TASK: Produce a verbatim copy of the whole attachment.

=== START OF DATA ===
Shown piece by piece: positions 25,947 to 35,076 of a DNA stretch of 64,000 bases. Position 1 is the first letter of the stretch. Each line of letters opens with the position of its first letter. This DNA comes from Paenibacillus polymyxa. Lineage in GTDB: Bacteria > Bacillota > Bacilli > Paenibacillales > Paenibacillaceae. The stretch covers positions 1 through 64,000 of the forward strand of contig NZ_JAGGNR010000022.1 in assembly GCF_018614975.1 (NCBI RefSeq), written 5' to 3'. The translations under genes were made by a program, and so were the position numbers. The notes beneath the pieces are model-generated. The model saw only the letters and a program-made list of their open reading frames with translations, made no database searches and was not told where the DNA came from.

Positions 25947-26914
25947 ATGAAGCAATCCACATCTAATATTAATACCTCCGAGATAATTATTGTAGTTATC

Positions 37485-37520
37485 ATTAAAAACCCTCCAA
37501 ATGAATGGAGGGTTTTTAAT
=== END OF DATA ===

Shown piece by piece: positions 25,947 to 35,076 of a DNA stretch of 64,000 bases. Position 1 is the first letter of the stretch. Each line of letters opens with the position of its first letter. This DNA comes from Paenibacillus polymyxa. Lineage in GTDB: Bacteria > Bacillota > Bacilli > Paenibacillales > Paenibacillaceae. The stretch covers positions 1 through 64,000 of the forward strand of contig NZ_JAGGNR010000022.1 in assembly GCF_018614975.1 (NCBI RefSeq), written 5' to 3'. The translations under genes were made by a program, and so were the position numbers. The notes beneath the pieces are model-generated. The model saw only the letters and a program-made list of their open reading frames with translations, made no database searches and was not told where the DNA came from.

Positions 25947-26914
25947 ATGAAGCAATCCACATCTAATATTAATACCTCCGAGATAATTATTGTAGTTATC

Positions 37485-37520
37485 ATTAAAAACCCTCCAA
37501 ATGAATGGAGGGTTTTTAAT